Putting writing in the context of an adventure can make all the difference to younger learners. If you have a student who doesn’t enjoy writing, don’t tell them that this is a writing activity – frame it as a chance to make their own adventure story…
13. The perfect writing formula: analyse, mind-map, plan, write, and edit
From my experience – though it’s tough to generalise in this fast ELT world – even though we’re teaching English as a second language, this is the first time students have learnt about the style and structure of a writing assignment. So there’s a LOT to teach. So the writing process is a key part of teaching. Bit of a warning here – this takes time. There are five parts to this, a bit like a Shakespeare play. But if you get it right it will really pay off. I’ll explain every part here, and then give you a free booklet to try it out with your own students.
Part one: analyse. Give your students a standard to aim for and make sure they’re aiming high. If you have time, analyse an example text. Analyse the loveliness out of that text – style and structure. What makes it great? If your students already have a good idea about the type of text they’re being asked to produce, still take the time to analyse the question. For example, if it’s an essay question ‘Are cats better than dogs?’, how many possible answers are there to this question? What structure might you have to use? What would not constitute a good answer to the question? If there’s a marking rubric, make sure students know what’s in it.
Part two: mind map. This is where all ideas come in. All of them. And that one. Yup, that too. Ask students to be as creative as possible. So if your question is ‘Are cats better than dogs?’, ask students to think of as many ways as possible in which cats are better, and in which dogs are better. No idea is too silly. Get it all down on paper.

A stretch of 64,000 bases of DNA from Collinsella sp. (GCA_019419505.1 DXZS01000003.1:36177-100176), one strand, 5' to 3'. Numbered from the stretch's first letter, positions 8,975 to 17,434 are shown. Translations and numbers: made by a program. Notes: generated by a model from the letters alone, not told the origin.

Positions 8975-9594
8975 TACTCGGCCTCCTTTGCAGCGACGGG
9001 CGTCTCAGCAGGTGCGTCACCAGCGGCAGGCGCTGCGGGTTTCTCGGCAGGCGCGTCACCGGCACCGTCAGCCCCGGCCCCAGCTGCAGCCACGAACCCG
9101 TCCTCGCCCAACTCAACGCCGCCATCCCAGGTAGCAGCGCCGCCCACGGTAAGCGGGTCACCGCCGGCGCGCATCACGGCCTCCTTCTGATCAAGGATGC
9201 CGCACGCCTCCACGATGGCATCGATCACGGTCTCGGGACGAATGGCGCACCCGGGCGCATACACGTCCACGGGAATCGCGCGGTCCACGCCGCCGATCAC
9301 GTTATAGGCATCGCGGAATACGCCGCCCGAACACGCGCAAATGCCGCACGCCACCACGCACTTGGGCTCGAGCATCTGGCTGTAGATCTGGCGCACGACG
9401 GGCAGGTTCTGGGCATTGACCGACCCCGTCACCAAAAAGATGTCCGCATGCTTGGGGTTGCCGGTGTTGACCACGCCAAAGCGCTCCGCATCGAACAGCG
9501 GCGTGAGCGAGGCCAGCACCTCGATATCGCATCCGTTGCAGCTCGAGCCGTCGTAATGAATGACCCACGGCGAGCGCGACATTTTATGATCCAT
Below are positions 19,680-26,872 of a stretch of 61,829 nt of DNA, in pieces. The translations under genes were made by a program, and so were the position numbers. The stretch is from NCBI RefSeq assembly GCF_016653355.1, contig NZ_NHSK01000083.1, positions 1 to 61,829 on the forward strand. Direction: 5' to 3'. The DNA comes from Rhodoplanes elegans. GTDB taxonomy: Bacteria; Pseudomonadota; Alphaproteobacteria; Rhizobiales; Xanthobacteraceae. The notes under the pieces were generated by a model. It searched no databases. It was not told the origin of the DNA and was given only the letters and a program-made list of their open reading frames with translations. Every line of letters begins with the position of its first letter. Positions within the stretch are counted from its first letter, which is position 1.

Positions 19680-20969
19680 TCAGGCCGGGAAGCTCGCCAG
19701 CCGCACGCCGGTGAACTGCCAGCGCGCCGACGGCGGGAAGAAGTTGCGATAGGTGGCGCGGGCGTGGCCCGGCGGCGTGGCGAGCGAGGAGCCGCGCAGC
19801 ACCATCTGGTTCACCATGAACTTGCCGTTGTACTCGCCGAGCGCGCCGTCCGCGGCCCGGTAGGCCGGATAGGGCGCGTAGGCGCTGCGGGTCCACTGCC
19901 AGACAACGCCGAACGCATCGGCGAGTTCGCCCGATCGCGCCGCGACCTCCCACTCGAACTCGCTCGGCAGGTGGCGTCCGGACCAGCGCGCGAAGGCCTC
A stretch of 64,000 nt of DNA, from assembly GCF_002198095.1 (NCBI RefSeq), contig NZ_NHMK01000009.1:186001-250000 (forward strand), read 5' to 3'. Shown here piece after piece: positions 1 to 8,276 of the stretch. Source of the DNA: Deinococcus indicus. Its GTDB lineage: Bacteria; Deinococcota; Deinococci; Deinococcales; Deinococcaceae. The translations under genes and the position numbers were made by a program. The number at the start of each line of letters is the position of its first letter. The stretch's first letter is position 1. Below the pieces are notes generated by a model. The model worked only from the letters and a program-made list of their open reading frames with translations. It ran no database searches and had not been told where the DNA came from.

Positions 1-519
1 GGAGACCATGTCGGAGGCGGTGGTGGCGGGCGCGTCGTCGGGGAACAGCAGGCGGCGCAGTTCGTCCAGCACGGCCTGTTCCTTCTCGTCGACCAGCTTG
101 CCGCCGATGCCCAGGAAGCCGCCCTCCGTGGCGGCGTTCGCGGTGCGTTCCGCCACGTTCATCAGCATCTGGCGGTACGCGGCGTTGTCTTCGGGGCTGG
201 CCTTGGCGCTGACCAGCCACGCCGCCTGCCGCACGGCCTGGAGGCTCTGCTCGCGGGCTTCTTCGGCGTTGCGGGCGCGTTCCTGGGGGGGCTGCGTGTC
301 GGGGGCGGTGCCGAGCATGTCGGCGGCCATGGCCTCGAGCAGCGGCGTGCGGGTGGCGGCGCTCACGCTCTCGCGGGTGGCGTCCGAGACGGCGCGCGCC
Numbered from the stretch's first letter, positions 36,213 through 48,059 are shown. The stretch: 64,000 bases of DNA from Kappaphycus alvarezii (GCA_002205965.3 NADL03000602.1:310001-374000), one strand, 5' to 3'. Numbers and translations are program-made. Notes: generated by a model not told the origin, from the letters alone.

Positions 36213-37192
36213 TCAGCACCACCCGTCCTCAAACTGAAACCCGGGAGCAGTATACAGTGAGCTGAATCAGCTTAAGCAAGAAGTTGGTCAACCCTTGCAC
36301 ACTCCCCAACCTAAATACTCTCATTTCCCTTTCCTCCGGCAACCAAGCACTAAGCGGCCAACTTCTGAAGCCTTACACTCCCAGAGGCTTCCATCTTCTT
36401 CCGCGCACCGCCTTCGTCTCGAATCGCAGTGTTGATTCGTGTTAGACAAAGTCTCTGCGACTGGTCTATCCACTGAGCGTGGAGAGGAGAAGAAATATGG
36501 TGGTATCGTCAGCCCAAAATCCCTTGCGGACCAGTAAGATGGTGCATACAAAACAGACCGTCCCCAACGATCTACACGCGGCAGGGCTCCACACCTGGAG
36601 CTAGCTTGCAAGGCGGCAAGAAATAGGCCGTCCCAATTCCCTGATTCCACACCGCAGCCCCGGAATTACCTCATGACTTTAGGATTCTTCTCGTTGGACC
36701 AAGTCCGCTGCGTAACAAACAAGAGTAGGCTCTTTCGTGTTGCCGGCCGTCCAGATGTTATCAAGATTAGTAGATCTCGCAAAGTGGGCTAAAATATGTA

Part three: plan. Your students will have lots of ideas – now ask them to be ruthless and cut them down. Select only the four best ones (if this is an essay). Then put those ideas into a rough plan. And – this is the trick – plan language too. What tenses would they like to include? What linking words? What adjectives or adverbs? Again, it’s all about helping students aim high and be conscious of their language use.
Part four – write. I’ll let you figure this one out.
Part five – edit. Ask students to be super analytical of their own – or each other’s – work. Ask them to take a look back at their question analysis and plan. Did they meet the criteria? Did they structure their writing as per their plan and include the language they wanted to? Depending on your objectives, students might edit their original draft or re-write completely.
Sound like a lot? This Analyse-Mind Map-Plan-Write-Edit structure works really well – even with younger learners.
Here’s a whole booklet for story writing using this method.
Wow, that’s a big bunch of ideas! I hope that you found something interesting and useful for your class.
Miranda Crowhurst is the TEFL and ESL Segment Manager for Twinkl. She tweets @Miranda Crowhur1 and moderates the Twinkl ESL Group on Facebook.
A huge thanks to Miranda for taking the time to create such an inspiring post. I hope you are motivated enough to get your students writing either in class or remotely. Also, don’t forget to share your favourite ideas for getting your ESL students writing.